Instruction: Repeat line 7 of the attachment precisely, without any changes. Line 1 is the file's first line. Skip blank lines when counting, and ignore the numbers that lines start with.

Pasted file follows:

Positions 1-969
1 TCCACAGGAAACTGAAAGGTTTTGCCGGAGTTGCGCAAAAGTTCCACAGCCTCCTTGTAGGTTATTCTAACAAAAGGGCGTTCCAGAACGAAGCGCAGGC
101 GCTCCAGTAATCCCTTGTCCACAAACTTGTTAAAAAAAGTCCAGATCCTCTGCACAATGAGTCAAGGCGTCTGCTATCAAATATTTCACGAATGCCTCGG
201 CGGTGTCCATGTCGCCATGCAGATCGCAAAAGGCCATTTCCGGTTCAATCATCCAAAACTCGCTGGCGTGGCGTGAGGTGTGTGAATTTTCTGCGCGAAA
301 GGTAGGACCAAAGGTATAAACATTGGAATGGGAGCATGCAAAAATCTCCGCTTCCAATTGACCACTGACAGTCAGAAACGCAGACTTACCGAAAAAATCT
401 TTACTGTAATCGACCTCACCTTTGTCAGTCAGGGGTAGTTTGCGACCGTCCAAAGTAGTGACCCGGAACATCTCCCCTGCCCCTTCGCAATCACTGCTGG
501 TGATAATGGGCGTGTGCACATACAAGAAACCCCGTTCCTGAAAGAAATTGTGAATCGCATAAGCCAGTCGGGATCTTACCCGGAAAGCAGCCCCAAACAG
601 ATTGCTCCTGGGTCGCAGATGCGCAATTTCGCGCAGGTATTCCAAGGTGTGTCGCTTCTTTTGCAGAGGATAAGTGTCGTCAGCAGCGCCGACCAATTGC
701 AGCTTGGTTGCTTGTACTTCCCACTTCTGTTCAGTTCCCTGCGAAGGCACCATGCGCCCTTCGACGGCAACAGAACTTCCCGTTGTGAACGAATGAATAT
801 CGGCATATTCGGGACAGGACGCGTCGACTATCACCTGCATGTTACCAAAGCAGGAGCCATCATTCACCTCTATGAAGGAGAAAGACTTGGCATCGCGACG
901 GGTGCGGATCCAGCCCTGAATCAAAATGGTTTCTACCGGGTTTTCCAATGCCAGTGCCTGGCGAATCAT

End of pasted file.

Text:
501 TGATAATGGGCGTGTGCACATACAAGAAACCCCGTTCCTGAAAGAAATTGTGAATCGCATAAGCCAGTCGGGATCTTACCCGGAAAGCAGCCCCAAACAG